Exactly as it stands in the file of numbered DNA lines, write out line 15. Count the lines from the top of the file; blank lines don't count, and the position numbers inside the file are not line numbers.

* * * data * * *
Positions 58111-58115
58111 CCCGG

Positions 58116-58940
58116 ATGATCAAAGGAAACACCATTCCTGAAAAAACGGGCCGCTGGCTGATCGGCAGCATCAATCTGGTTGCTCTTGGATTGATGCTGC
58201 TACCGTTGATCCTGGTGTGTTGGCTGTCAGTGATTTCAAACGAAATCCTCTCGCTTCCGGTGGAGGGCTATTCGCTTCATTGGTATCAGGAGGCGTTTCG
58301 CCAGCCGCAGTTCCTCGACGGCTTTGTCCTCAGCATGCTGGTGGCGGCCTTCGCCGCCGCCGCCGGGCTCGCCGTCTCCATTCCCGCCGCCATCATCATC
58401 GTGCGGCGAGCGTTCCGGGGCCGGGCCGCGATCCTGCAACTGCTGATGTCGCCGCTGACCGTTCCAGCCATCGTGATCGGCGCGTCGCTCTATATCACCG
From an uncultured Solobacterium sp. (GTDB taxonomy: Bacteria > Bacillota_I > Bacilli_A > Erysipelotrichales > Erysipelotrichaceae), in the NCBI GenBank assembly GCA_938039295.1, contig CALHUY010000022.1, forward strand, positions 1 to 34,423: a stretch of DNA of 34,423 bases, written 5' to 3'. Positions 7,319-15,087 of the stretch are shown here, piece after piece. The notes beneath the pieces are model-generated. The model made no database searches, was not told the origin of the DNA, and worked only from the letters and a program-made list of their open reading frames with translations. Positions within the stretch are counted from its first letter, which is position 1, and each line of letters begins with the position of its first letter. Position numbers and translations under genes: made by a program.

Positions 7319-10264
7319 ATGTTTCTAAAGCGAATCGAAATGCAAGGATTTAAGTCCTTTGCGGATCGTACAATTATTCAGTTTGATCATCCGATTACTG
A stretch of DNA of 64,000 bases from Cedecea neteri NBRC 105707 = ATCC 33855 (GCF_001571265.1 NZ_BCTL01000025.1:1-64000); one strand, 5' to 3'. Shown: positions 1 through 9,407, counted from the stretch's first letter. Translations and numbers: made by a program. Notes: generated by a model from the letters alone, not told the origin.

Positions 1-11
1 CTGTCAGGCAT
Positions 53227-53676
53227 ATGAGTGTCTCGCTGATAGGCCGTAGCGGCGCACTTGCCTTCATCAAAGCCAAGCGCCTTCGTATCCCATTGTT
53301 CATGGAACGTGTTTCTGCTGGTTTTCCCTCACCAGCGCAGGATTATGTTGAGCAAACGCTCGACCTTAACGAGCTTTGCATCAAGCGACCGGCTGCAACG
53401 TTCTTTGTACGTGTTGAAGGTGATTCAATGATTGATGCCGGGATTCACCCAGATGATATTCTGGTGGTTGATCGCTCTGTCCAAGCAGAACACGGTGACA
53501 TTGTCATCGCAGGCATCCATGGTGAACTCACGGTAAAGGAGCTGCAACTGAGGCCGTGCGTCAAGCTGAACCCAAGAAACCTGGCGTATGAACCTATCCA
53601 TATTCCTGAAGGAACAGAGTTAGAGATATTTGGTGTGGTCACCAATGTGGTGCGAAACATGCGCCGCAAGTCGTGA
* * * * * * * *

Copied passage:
53227 ATGAGTGTCTCGCTGATAGGCCGTAGCGGCGCACTTGCCTTCATCAAAGCCAAGCGCCTTCGTATCCCATTGTT